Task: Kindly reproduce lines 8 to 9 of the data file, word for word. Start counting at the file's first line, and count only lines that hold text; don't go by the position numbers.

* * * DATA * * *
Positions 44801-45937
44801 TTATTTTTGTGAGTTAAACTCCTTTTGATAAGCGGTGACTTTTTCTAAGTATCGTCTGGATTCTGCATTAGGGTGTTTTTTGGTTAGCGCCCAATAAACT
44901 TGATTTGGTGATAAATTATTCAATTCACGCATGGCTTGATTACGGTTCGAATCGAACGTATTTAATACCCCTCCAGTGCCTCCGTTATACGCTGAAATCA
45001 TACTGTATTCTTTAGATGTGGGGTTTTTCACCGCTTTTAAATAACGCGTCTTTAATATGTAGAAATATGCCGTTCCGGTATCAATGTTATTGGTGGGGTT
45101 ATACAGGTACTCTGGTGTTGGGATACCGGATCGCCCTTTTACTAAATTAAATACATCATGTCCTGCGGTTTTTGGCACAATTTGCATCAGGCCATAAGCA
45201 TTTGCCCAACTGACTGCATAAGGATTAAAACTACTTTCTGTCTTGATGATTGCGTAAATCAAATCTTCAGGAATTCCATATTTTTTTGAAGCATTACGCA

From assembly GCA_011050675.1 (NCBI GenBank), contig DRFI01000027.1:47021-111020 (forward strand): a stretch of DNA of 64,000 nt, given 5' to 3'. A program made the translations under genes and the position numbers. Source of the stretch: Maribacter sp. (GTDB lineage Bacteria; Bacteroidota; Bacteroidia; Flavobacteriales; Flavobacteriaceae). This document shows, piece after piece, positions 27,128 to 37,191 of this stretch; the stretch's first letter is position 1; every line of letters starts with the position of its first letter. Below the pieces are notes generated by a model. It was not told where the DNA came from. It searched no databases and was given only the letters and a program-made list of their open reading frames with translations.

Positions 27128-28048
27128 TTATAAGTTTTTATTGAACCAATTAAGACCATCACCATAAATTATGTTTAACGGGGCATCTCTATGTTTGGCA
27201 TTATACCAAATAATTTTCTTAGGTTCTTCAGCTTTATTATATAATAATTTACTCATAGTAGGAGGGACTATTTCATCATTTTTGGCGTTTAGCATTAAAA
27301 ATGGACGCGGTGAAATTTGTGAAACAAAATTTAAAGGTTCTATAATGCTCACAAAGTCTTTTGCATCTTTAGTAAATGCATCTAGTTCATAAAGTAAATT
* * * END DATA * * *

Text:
Positions 27128-28048
27128 TTATAAGTTTTTATTGAACCAATTAAGACCATCACCATAAATTATGTTTAACGGGGCATCTCTATGTTTGGCA